Question 55: Due to the nature of the manufacturing industry, can the Employer apply intermittent working hours and ensure that Employees will not have to work more than 08 hours/day?

Pursuant to Article 34 of the Labor Code, the part-time work regime is one where Employees have less working hours than the ordinary number of working hours in a day or a week as prescribed in labour law, the collective labour agreement of the enterprise, the labour collective agreement of the industry, or the Employer’s ILRs. The application of such a part-time work regime must be agreed upon by the Employer and Employees, and the Employer must ensure that these Employees are entitled to wages, rights and obligations as full-time Employees, have the right to equal opportunity, are not discriminated, and work under the same labour safety and hygiene conditions.

Pursuant to the above regulation, one of the principles applicable to the agreement on the part-time work regime is that the number of working hours of part-time Employees will be less than that of full-time ones (for example, full-time Employee’s number of working hours is 8 hours/day, but part-time Employee’s working hours will be shortened to less than 8 hours/day). Thus, the Labor Code currently does not provide any provisions allowing the Employer to apply the regime of intermittent working hours, and the work regime of 8 hours/day is still applied to Employees regardless of the nature of the manufacturing industry.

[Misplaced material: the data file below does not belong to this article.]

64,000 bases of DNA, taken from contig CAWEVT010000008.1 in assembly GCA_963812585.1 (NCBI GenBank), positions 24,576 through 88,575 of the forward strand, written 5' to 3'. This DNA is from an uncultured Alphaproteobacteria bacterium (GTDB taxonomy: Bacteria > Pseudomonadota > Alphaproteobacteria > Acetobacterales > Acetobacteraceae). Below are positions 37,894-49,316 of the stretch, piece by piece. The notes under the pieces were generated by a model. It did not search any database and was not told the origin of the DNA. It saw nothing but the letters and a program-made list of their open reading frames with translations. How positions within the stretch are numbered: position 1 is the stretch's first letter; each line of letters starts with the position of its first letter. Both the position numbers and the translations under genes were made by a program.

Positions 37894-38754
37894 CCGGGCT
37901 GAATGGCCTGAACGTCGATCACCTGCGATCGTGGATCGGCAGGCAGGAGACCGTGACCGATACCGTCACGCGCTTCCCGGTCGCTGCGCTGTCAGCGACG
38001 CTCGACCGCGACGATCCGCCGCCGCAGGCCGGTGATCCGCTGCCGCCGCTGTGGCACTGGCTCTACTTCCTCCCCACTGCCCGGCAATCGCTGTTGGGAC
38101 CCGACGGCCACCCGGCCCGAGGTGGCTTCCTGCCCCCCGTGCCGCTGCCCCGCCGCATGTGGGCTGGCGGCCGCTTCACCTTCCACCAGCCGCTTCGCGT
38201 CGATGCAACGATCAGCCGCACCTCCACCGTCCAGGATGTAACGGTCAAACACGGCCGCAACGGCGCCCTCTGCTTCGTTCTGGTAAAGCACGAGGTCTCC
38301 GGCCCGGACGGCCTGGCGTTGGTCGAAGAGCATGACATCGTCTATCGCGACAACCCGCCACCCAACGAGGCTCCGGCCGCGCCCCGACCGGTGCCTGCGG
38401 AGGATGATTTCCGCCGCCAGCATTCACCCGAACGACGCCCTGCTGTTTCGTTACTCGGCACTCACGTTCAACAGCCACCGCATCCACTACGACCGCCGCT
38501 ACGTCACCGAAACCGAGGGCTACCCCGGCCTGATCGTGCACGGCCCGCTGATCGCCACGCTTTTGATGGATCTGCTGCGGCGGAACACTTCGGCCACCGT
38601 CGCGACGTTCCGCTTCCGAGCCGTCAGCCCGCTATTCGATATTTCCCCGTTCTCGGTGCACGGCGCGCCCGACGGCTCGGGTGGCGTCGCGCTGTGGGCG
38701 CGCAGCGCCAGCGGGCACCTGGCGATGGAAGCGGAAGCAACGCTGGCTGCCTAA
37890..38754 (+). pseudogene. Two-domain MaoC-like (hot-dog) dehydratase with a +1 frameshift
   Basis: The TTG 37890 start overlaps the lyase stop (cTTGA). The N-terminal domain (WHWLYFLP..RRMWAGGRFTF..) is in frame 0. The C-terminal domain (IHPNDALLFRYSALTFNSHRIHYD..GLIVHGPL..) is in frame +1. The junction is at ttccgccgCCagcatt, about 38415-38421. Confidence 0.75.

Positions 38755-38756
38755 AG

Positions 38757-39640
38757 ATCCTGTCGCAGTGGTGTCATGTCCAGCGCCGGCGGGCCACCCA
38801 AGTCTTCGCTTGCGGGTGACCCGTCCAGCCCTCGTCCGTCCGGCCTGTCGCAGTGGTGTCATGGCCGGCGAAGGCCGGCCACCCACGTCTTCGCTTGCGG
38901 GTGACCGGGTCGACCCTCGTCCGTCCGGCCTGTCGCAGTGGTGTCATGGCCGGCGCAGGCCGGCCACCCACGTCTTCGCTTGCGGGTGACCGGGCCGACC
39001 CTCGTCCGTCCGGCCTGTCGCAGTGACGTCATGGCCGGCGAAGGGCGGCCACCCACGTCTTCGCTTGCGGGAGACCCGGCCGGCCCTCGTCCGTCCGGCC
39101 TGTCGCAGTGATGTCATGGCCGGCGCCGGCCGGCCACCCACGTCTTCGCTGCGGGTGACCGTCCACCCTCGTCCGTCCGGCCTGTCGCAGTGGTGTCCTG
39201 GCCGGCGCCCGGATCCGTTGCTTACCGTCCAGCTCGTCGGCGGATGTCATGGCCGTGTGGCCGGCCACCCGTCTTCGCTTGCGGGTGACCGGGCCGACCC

Legally, when the Employee’s working hours exceed 08 hours/day, Employers must pay overtime salaries to Employees, including the cases where Employees cannot work continuously due to the characteristics of the enterprise’s operating system. If Employers do not comply with the regulation on payment for overtime work, they may be subject to an administrative penalty with the maximum fine of VND100,000,000, corresponding to the number of Employees whose benefits are violated of 301 or more[1]. In addition, Employers must get Employees’ consent to the overtime working and ensure that their overtime hours must not exceed 50% of the normal working hours in one day; and if the work regime is applied on a weekly basis, then the total of the normal working hours plus overtime hours must not exceed 12 hours in one day; 30 hours in one month, 200 hours in one year, and 300 hours in one year for some special cases[2]. After each period of overtime work for a maximum of (7) consecutive days in a month, Employers will arrange for Employees to take some time off in compensation for the time they did not rest. In addition, labour law also stipulates the salary upon ceasing work under Article 98 of the Labor Code. Accordingly, if it is due to the Employer’s fault, the Employee is still entitled to full pay.

In brief, when Employees work more than 8 hours/day due to the enterprise’ special production and business activities, they will be paid for their overtime work besides their ordinary salary as prescribed by labour law.

[1]Article 13.3 (đ) Decree 95/2013/NĐ-CP dated 22/08/2013 as amended and supplemented by Decree 88/2015/NĐ-CP dated 07/10/2015

[2]Article 4.2 (a) Decree 45/2013/NĐ-CP dated 10/5/2013